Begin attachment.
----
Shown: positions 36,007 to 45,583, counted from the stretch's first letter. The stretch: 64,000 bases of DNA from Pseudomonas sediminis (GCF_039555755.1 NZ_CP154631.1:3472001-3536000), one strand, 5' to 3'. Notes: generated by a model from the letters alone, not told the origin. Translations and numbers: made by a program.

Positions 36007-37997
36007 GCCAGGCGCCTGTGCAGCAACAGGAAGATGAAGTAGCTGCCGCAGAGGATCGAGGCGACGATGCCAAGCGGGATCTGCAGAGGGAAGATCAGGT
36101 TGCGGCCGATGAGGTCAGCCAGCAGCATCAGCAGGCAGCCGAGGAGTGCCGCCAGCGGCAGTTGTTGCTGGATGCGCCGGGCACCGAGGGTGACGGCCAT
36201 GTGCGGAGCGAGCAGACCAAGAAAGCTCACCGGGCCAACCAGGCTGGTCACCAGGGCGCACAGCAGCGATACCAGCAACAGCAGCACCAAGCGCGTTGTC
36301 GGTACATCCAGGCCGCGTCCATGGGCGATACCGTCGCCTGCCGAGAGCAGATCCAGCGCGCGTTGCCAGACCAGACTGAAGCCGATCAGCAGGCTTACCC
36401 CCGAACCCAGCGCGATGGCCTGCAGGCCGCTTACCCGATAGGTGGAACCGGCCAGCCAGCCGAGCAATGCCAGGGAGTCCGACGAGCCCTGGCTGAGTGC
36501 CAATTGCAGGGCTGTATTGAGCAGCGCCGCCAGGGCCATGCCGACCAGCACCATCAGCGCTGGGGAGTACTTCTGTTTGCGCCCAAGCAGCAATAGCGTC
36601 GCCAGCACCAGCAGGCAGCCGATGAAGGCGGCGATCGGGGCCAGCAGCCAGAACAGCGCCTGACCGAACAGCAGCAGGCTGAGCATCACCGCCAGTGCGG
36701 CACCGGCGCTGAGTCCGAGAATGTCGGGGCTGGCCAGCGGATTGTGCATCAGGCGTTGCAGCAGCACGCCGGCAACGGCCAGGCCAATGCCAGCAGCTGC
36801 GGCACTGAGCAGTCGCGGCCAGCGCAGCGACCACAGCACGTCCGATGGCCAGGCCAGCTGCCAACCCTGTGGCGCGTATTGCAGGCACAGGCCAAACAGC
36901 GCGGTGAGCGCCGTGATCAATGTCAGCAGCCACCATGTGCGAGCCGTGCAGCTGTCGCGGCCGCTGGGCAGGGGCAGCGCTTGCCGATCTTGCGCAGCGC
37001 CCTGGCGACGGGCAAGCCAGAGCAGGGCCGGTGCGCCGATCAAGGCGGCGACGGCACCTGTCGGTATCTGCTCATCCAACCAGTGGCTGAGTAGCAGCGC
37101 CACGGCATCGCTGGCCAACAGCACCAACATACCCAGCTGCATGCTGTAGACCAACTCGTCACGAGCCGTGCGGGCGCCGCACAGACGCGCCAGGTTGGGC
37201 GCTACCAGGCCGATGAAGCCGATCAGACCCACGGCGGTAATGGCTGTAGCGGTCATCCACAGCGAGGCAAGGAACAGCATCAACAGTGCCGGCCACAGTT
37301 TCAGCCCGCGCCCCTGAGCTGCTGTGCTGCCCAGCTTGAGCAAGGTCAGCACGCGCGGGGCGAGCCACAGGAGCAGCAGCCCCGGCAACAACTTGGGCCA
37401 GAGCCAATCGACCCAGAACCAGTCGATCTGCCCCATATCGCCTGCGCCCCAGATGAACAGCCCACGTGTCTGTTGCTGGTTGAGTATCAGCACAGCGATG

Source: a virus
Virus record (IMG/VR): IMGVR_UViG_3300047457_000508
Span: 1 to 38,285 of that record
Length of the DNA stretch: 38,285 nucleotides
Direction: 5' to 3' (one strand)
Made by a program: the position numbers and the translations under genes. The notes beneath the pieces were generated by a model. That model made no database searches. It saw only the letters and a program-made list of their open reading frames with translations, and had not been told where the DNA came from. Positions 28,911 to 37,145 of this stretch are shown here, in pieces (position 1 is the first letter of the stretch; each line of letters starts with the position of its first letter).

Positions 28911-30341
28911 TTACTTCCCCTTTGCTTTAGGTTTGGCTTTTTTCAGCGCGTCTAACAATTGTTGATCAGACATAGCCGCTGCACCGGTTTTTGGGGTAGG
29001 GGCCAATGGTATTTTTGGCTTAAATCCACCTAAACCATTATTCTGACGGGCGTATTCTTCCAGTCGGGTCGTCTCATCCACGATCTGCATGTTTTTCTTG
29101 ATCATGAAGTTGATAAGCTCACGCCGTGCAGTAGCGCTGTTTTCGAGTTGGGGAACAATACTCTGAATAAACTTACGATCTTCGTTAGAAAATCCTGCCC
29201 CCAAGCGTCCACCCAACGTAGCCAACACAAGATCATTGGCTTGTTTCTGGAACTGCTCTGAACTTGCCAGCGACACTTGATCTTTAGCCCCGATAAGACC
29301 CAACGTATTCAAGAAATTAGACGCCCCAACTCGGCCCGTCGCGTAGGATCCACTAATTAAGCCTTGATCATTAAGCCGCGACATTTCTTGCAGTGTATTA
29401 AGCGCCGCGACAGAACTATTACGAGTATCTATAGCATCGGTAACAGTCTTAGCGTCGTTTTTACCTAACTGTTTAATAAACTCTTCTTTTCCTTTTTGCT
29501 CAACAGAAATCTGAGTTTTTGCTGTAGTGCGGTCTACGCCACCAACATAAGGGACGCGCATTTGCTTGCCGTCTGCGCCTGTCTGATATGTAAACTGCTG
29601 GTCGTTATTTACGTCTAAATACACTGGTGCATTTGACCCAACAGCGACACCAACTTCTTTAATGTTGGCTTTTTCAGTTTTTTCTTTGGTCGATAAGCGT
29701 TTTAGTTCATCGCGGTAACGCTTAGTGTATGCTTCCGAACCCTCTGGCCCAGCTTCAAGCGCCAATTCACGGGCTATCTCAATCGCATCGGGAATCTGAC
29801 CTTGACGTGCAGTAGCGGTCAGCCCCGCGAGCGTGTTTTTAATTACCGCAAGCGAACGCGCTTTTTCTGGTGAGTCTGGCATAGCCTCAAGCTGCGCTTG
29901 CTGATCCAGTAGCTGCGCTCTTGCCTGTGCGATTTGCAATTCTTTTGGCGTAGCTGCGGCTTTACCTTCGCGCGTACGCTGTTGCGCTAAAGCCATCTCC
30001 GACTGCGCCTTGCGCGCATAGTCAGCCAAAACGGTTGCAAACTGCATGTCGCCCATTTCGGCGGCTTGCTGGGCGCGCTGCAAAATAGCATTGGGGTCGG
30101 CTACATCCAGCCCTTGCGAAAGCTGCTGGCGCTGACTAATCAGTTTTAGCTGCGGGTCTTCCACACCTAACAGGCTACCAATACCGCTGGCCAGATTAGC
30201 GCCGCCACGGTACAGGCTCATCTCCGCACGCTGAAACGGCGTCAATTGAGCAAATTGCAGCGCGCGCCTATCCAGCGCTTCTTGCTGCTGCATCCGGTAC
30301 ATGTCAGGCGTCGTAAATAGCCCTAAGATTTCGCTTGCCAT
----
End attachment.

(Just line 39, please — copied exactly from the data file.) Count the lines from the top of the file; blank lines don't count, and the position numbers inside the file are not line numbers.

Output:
30301 ATGTCAGGCGTCGTAAATAGCCCTAAGATTTCGCTTGCCAT